“A decline in GDP contribution of public entities, in particular – State-owned enterprises and parastatals – has impacted negatively on economic growth, provision of efficient service delivery to the citizenry, the ordinary people of Zimbabwe, thus undermining the upliftment of their living standards and the quality of life.”

Given this scenario, the Permanent Secretary said it was critical that public entities, in particular State-owned enterprises and parastatals, perform in a sustainable manner to ensure the attainment of the set national development and social transformation aspirations and goals as espoused under NDS1 and ultimately leading to Vision 2030.

On its part, Mr Choruma said the Government was doing its best in setting the tone towards the desired transformation through implementing the comprehensive economic and social development reform agenda. 

In particular, he said the Government was leading the way in planning, policy formulation, regulation, and control, as well as through creating an enabling infrastructure and environment to stimulate development.

As a response to these interventions, Mr Choruma said Government equally expects the private sector players to lead the pace in luring investments, creating the means of production and generation of wealth, employment and opportunities for the people.

He said Government was already walking the talk in growing the economy through rolling out new infrastructure development and rehabilitation projects with the view of improving the delivery of essential services, which in turn will attract domestic and foreign investments.

Mr Choruma said both private and public sector players must heed President Mnangagwa’s call for close collaboration with the Government in driving higher productivity through private-public-partnerships (PPPs), developing and rehabilitation of key infrastructure development.

“The private sector is also expected to invest in new factories, manufacturing plants, mines, hotels, farms, real estate, and smart cities and so on, creating wealth, employment and opportunities for our citizens, and ultimately reducing unemployment and poverty,” he said.

Such an inclusive and inward-looking development focus is at the heart of President Mnangagwa’s vision hence his mantra: “Nyika Inovakwa Nevene Vayo/Ilizwe Lakhiwa Ngabanikazi Balo”, which is driven by the philosophy of ensuring that no one and no place is left behind in terms of development.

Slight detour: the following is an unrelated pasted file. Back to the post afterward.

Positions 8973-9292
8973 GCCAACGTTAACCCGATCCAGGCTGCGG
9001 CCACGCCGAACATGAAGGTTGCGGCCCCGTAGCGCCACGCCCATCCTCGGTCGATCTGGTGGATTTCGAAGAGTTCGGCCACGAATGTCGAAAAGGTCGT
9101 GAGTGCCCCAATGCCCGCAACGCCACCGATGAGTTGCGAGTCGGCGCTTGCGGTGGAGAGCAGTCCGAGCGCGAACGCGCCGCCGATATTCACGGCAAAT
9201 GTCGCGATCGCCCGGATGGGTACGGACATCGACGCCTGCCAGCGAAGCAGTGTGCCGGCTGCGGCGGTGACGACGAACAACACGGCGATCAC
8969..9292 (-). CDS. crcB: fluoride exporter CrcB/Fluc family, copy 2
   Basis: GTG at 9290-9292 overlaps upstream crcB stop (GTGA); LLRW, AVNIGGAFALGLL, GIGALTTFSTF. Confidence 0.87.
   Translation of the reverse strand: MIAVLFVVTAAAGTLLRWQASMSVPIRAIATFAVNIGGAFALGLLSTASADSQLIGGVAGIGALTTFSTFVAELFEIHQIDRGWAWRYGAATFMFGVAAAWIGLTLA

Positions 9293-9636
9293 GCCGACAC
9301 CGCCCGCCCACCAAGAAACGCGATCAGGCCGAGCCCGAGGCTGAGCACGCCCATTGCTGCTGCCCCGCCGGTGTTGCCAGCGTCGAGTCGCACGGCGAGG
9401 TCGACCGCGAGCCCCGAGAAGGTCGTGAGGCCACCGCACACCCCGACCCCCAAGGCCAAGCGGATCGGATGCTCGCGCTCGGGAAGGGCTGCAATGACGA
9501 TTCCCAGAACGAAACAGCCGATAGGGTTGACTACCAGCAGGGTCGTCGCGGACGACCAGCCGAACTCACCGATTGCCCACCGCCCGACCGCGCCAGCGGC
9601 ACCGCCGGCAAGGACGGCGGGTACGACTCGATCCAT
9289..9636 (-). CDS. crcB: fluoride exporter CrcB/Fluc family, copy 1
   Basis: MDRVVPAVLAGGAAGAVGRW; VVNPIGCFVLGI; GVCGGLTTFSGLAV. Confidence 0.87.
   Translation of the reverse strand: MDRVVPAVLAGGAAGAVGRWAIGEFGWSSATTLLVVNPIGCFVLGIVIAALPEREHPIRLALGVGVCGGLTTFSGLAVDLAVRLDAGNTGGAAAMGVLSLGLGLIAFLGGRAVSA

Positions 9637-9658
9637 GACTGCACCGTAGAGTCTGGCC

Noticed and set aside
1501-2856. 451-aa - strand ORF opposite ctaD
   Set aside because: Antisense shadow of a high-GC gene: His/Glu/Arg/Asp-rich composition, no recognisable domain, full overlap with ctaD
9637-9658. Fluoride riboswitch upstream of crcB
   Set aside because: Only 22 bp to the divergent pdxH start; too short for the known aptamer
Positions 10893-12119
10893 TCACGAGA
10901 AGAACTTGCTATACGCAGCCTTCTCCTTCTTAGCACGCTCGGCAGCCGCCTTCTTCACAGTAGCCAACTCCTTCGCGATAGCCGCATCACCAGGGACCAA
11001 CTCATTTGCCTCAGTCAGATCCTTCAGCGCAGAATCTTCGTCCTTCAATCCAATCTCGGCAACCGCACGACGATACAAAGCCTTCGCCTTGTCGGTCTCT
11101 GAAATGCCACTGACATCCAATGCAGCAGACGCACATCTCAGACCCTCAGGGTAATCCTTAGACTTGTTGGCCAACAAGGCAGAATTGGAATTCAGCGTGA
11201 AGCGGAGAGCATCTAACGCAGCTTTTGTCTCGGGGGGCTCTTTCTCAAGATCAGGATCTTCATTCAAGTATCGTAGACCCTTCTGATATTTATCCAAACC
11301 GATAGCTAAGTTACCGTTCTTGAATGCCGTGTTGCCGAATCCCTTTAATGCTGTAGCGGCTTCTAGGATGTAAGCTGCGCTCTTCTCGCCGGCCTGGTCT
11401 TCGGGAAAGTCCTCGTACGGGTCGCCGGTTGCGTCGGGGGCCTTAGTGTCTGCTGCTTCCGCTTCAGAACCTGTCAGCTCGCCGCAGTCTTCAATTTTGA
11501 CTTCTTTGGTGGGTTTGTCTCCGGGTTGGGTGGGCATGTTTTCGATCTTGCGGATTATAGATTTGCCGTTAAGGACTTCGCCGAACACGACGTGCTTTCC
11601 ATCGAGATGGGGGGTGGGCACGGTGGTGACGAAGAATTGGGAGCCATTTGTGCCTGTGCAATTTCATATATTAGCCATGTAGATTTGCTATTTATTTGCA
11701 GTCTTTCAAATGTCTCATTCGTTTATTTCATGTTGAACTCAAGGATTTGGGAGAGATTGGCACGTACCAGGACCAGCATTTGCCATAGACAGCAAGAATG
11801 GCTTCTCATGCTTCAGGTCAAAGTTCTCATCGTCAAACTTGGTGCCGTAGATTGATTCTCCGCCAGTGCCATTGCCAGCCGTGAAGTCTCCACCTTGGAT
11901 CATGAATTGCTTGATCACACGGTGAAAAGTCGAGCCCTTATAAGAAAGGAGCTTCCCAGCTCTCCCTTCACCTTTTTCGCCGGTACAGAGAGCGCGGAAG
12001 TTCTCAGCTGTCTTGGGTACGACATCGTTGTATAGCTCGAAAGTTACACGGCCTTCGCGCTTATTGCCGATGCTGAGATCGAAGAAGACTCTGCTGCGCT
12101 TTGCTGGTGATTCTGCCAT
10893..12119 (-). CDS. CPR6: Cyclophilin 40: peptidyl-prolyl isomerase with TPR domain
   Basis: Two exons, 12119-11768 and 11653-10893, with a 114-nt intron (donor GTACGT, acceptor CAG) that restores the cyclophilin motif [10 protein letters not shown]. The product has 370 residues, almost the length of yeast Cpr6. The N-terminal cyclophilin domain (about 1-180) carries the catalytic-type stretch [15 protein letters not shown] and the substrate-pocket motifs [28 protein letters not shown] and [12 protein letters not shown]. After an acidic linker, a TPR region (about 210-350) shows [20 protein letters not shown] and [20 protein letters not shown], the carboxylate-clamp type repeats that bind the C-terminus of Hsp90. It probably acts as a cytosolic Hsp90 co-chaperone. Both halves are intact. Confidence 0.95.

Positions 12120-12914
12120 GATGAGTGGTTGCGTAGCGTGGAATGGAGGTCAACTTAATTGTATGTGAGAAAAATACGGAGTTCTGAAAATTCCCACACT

“This development ideology is the cornerstone of our economic development and social transformation agenda, and will guide our nation towards the attainment of Vision 2030,” said Mr Choruma.

He, however, said public entities would not sustain economic growth without adherence to good corporate governance principles saying there was ample empirical evidence linking good corporate governance with entity performance, efficient service delivery and national development.

Meanwhile, the conference delegates spent the entire day engaging on a range of topics guided by selected expert panellists who collectively hammered the essence embracing global corporate governance practices, ethics and scaling up stakeholder collaboration in accelerating economic transformation in Zimbabwe.

The participants noted that the conference theme: “Attaining Vision 2030, Chartered Governance and Accountancy Professionals-Catalysts for Economic Transformation” reflects on the state of the country’ economy and the need for making sure that Vision 2030 is a reality.

CGAIZ chief executive, Dr Lovemore Gomera, in his welcome remarks earlier, implored delegates to complement the transformation drive by proffering solutions to challenges that hinder business growth.

The conference continues today.